We tell ourselves that Fall has begun, because it’s September. It hasn't, and we know it. But it has, and we know that, too. The old buried memories of the first day of school waft up to the surface like the bubbles of gas given off by a decaying corpse -
No, let me rephrase that. Jeez. Too dark too soon, dude. The old buried memories turn out not to be buried at all, just tucked away in a closet in another room, with Uncle Frank. Him we should have buried, though.
No, let me rephrase that. The memories aren’t in another room, but in a drawer in the room where you live, perhaps under that notepad from a hotel where you stayed six years ago. No, that’s your wife’s drawer. She has all these pads for writing things down, and they’re never used sequentially. It’s not as if she goes through one pad, then another. Some things get jotted down on one pad, then it goes in the drawer, and the next time she needs one, somehow another pad has worked its way to the top, and she uses that. And so many pens! They came home from the office, hitching a ride, one by one, until the drawer was full of them, all black, uncapped, in varied states from useful and dry. If all the humans disappeared and aliens came down and started doing through our stuff, they would figure out that words were written on these pads, but there would be one thing that would baffle them: a little squiggle. It had no obvious meaning. It was not part of the alphabet. They would have no idea that it was a line drawn to test the pen, or perhaps prime the ball at the tip.
No, let me rephrase that. They would figure it out eventually, because her drawer had the pads with the squiggles, and my drawer didn’t, because I only use one pen, and it always works without having to make a squiggle. Once the aliens compared the pens, they would see how the ones in this drawer were mostly dry, but the one in this drawer was not. This assumes they arrive within a few months of humanity’s disappearance, and came in such great numbers they could spare a few guys to go through the drawers for sociological information.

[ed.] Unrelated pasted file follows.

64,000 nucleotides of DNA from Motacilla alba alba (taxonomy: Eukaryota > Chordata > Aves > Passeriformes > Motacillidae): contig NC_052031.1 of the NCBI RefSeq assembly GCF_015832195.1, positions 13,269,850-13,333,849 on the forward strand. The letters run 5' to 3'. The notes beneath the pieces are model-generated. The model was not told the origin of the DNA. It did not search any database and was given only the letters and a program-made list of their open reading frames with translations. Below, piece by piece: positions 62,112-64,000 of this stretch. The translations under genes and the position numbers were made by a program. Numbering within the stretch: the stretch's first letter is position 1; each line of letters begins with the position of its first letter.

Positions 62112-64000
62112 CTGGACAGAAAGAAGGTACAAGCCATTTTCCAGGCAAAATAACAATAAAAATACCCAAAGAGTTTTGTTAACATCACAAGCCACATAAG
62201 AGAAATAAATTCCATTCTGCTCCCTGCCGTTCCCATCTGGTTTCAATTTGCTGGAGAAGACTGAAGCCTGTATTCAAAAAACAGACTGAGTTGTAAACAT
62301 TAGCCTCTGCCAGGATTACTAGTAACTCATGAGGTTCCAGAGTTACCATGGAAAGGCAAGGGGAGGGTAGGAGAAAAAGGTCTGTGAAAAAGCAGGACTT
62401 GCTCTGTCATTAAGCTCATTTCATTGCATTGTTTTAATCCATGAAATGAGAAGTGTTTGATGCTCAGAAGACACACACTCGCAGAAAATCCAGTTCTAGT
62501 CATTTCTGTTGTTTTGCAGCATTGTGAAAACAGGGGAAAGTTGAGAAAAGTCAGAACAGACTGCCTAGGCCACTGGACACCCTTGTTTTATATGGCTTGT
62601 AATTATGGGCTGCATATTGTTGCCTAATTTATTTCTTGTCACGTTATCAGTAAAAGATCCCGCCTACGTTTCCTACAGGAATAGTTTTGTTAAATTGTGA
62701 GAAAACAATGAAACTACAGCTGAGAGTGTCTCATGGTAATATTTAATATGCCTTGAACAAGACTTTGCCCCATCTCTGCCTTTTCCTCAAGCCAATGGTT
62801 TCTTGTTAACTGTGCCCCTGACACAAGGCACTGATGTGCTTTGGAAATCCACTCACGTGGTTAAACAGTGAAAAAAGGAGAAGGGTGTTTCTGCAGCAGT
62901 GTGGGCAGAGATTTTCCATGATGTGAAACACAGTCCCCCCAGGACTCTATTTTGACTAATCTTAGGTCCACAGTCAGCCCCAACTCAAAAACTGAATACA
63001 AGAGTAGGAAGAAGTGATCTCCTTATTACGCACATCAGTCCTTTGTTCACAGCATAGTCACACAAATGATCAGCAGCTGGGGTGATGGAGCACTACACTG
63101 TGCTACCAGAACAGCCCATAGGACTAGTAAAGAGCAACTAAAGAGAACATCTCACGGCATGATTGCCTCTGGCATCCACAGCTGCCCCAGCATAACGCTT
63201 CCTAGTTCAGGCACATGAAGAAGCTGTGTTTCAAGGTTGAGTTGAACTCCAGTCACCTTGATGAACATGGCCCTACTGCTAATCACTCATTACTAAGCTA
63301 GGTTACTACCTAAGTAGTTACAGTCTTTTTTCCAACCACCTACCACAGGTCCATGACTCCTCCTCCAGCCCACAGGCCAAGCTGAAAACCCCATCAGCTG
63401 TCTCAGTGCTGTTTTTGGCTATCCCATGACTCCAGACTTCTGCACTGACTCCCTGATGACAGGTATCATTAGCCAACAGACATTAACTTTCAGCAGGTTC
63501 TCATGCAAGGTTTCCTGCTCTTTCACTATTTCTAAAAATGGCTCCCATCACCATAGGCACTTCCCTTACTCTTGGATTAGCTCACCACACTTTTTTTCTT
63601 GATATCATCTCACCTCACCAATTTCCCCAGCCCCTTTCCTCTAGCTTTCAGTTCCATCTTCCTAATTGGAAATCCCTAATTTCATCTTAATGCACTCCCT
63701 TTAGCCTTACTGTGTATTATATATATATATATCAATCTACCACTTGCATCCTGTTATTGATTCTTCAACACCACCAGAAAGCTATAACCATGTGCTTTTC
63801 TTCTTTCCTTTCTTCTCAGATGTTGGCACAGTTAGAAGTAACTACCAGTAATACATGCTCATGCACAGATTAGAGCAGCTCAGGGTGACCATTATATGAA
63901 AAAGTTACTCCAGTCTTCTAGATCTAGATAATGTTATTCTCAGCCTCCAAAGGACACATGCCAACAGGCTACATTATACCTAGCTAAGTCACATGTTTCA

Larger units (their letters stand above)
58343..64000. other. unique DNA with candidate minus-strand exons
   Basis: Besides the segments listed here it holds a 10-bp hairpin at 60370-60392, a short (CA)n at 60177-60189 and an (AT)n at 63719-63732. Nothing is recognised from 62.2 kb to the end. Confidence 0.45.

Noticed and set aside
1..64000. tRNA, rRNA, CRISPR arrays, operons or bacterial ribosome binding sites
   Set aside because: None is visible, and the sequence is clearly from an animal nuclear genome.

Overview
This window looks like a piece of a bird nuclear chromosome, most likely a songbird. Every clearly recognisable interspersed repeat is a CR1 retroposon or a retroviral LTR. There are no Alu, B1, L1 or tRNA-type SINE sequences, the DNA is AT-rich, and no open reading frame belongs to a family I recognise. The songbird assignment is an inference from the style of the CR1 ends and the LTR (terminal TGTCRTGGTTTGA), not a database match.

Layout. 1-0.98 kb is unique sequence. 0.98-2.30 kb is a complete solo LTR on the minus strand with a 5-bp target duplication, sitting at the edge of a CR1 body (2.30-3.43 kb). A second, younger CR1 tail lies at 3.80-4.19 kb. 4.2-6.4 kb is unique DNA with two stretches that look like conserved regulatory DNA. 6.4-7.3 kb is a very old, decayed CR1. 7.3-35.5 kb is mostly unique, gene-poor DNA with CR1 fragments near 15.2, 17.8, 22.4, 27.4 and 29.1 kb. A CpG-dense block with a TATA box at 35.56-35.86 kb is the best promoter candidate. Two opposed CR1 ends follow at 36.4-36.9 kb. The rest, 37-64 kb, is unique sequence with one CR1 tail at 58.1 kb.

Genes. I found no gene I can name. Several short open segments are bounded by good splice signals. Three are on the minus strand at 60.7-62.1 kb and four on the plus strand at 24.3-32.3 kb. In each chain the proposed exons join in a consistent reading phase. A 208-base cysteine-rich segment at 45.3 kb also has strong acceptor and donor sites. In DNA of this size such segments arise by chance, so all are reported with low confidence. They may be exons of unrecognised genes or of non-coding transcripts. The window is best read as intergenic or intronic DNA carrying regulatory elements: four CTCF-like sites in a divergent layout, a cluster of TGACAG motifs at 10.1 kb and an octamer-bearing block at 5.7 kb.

Anyway, I don’t remember the particulars of going back to school, but I do remember the emotions. Other school memories are just general and ubiquitous - the sound of the locker door slamming, the way the handle felt weighty and loose. The cold tang of the fountain water, the finality of the bell, the smell of the pencil sharpener - woodier than your little plastic ones, with a note of oil.
Daughter’s college starts today, and she’s excited. Going back to college is different than going back to school.
You don’t go home at noon for a grilled cheese sandwich.
To quote Bill Murray, I want to party with this guy:
The artist: “Jean-Simon Berthélemy (5 March 1743 – 1 March 1811) was a French history painter who was commissioned to paint allegorical ceilings for the Palais du Louvre, the Luxembourg Palace and others, in a conservative Late Baroque-Rococo manner only somewhat affected by Neoclassicicism."
Those were the specific instructions! Affected, yes, but only somewhat!
This is notable:
Berthélemy was an esteemed painter in his day, chosen to join the entourage accompanying Napoleon's campaign in Italy, where he was among the experts assigned the task of selecting works of art to be transferred to Paris under terms of the Treaty of Tolentino, February 1797.
The treaty also formalized the confiscation of artistic treasures from the Vatican. Over a hundred paintings and other works of art were to go to the Louvre in Paris. The French commissioners reserved the right to enter any building, public, religious or private, to make their choice and assessment of what was to be taken to France. This part of the treaty was extended to apply to all of Italy in 1798 by treaties with other Italian states.
Jeez, Boney, rub it in.
And this, well, I love it.
When two monographs on Berthélemy were published in 1979, Philip Conisbee, reviewing them in The Burlington Magazine, observed drily: "Two monographs on Berthélemy is overkill for a painter who could have been dispatched with a single substantial article. The French academic system of art education in the eighteenth century, backed up by the stimulus of church and state patronage, was so efficient and rigorous that even an average talent could be sufficiently conditioned to produce a handful of decent history-paintings, which are sometimes minor masterpieces."
He has a point.
Oh, the subject of the painting? Some dude named Didder-Ott, or something.